America lowered his gaze, shrugging noncommittally, but a slight jerk from England’s hands brought his eyes up again.

    “You hear me? There is no illusion, America. You’re not a horrible nation either. You’re new, you’re young, you have mistakes to make and life lessons to learn. Just like all of us. Mmm, and even if you aren’t hero to the world… You’re my hero, for sure.” England smiled a bit.

    America snorted. “What, do I lift you up and give you strength to press on?”

    “I’d say yes.” England replied seriously. “You’ve done so much for me in the recent past, and I know you’re an ally that can be depended on.”

    “R-Really?” America perked up the tiniest bit and leaned into England a bit more.

    “Yes.” England’s smile grew as he nodded. “America don’t you cry.” he whispered, then leaned in and pressed a kiss to America’s forehead. “Now, let’s get you up and out of bed, showered, fed, and ready to face the day.”

    America groaned but couldn’t help a small smile from forming on his lips, and he nodded. With England, and his words, he was just about ready to try and face the world again.

Elizabeth Warren has the best answer to a dilemma that’s puzzled Democrats for years

“When the top 10 percent gets 100 percent of the income growth over the course of a generation, then the America of opportunity is vanishing… Our best hope for economic justice,” she said, “is to create more economic opportunity. And the only way to create more economic opportunity is economic growth…”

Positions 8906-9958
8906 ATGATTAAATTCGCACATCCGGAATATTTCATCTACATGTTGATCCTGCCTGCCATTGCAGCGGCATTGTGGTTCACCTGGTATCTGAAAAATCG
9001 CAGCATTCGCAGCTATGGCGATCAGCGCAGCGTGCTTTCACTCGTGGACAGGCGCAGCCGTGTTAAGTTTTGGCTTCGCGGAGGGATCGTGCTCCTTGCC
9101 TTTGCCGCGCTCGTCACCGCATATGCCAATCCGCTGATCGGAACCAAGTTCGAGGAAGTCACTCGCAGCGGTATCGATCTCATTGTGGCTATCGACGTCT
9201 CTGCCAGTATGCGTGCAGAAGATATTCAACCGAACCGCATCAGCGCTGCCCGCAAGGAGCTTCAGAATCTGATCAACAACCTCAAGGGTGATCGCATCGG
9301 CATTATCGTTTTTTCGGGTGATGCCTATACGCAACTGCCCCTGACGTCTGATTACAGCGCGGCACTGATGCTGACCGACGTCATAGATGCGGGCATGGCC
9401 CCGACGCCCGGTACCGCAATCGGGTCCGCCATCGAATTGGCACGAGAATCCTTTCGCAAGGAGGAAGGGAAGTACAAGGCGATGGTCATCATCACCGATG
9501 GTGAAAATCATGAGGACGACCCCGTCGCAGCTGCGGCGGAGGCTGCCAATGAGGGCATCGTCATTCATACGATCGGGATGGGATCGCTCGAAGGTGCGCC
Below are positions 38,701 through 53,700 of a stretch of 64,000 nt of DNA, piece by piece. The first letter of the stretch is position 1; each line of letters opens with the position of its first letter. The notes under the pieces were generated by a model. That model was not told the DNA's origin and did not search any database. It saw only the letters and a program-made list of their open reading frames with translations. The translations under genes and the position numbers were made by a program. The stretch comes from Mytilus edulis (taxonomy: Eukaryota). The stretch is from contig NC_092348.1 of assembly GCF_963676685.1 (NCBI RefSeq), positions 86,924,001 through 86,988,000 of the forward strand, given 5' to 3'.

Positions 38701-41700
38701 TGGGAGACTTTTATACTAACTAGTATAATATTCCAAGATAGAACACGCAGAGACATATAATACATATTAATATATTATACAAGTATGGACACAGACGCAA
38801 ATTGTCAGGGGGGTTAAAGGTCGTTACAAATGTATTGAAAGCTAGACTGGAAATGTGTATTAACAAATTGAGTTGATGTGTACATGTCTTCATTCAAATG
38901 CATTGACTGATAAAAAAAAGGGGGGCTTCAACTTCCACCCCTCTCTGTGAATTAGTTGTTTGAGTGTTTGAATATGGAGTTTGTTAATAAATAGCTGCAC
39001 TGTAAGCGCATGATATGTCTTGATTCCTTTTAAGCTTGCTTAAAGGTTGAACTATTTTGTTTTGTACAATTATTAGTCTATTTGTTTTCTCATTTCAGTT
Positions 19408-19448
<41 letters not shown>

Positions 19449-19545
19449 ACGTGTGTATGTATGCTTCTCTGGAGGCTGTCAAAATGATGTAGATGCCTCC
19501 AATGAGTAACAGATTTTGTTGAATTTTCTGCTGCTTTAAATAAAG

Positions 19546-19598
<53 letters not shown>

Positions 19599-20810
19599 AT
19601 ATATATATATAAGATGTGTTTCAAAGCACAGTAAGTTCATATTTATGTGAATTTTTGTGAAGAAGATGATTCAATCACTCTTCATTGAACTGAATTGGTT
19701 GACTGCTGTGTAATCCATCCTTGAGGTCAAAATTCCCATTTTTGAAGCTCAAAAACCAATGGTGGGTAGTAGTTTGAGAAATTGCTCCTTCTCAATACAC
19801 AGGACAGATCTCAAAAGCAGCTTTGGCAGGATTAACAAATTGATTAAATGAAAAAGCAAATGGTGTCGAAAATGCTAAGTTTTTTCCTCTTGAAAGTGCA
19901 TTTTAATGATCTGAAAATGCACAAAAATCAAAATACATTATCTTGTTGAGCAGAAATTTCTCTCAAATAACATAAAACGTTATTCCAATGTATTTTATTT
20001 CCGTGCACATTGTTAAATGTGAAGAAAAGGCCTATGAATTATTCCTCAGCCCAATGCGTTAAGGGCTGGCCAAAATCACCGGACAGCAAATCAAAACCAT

The dream of upward mobility, in her telling, is not to improve one’s lot in life relative to the children of other people with more prosperous parents. It’s simply to enjoy a rapidly rising standard of living; to grow up to have a better life than one’s parents.

The content of Warren’s address is important, too, but not exactly novel at this point.

She called for tougher enforcement of Wall Street regulations, and a return to the rules that forced commercial banking and investment banking to be done by separate entities. She wants to see more labor unions and more spending on transportation infrastructure, broadband internet, and basic research. She called for investments in preschool and after-school programs. She wants to see more spending on Social Security. She wants more subsidies for college students — “every person should get a good education without debt.”

This is a big, ambitious agenda but essentially a restatement of what have long been the hopes and dreams of the left-wing of the Democratic Party.